When charterers fail to challenge invoices in time

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The standard BIMCO Supplytime 2017 charterparty for offshore support vessels contains a ‘Payments’ clause which provides for owners' invoices to be paid within a specified number of days (agreed between the parties).

This also requires charterers to notify the owners promptly, and no later than the due date, if they dispute an invoice. In the case of Boskalis Offshore v Atlantic Marine (the “Atlantic Tonjer”) the agreed payment period was 21 days from receipt of the invoice.

The owners, Atlantic Marine, invoiced the charterers, Boskalis Offshore, for hire and other items totalling over €1.4 million. Boskalis didn’t pay or give notice of a dispute within 21 days, but raised an off-hire defence later, claiming that hire of approximately €1.1 million was not due.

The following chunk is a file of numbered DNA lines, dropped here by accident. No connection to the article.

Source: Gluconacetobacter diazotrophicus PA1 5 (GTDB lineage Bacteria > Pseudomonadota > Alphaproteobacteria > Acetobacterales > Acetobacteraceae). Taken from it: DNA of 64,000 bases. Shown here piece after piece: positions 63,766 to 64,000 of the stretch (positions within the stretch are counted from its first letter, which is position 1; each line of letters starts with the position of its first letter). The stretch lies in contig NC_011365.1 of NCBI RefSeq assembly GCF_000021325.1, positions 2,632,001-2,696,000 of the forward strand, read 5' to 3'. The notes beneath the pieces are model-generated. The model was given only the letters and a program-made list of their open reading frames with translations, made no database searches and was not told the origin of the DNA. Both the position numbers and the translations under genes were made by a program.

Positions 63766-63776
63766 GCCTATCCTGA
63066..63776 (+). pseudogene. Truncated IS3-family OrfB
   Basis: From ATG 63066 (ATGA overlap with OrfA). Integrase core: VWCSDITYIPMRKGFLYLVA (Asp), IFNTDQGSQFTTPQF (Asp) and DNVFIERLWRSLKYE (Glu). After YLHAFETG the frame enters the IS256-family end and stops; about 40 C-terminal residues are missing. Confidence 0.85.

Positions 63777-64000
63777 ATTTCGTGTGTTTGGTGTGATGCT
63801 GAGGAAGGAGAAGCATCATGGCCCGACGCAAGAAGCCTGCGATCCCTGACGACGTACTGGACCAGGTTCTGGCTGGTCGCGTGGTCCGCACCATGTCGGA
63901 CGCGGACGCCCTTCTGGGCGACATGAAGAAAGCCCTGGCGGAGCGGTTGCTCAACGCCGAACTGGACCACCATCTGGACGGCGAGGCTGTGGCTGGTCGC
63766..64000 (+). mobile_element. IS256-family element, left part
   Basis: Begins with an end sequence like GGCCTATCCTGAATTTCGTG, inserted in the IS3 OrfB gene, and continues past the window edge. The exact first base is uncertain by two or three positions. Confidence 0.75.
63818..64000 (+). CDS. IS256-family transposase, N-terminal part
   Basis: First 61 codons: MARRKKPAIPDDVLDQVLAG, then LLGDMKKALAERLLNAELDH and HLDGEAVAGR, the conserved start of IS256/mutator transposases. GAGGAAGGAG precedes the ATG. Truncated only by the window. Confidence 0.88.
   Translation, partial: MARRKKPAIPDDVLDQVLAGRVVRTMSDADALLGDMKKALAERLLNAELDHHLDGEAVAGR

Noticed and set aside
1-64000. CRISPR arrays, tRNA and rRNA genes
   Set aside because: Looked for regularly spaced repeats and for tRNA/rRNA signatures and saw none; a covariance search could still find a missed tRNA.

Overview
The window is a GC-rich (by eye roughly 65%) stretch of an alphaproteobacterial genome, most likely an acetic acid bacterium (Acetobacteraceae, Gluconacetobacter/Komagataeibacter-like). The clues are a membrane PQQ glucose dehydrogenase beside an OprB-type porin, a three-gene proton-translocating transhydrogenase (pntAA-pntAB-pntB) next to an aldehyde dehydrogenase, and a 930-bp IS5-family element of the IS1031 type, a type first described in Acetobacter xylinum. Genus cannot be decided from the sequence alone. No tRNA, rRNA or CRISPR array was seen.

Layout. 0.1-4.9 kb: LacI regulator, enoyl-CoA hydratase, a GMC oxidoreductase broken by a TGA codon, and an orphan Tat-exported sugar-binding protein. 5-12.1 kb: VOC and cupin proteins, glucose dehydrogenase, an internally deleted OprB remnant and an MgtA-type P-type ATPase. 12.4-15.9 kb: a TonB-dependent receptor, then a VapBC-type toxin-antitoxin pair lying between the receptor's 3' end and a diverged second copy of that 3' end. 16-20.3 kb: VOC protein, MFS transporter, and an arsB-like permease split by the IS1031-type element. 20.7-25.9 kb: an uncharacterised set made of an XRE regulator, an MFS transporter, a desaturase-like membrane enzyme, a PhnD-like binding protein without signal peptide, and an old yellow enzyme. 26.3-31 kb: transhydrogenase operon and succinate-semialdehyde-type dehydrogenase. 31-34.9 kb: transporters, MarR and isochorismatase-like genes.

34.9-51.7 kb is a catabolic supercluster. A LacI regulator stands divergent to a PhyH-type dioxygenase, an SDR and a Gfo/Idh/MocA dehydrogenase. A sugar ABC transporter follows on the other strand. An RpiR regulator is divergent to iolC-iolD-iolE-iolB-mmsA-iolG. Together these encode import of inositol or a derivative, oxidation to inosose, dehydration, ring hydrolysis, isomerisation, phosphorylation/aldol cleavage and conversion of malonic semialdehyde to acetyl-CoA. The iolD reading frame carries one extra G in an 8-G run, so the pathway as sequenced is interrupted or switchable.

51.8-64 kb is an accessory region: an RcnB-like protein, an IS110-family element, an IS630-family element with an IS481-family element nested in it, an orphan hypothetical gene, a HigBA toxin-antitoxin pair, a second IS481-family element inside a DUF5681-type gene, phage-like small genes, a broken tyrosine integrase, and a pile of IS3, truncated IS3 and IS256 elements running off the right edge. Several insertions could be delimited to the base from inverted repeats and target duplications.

At arbitration the tribunal issued a partial award in favour of Atlantic, finding that Boskalis had lost the right to raise a defence to the invoice because they didn’t give notice of the dispute before the deadline. Boskalis appealed to the court, which confirmed the tribunal’s decision.

Appeal dismissed

In the judge's view, the clause was clear. The time period was freely negotiated between two equal parties, and the clause was intended to ensure that any dispute was raised promptly. It didn’t prevent a charterer from not paying, provided they gave the required notice but, without notice, the owner should have been paid. The judge thought this made commercial common sense as cash flow is critical to shipowners. The award and the judgment recognised that the clause didn’t stop Boskalis from submitting a counterclaim for financial loss from payment of the invoice, for example a claim for unjust enrichment. This was a separate question which the arbitrators might consider later.

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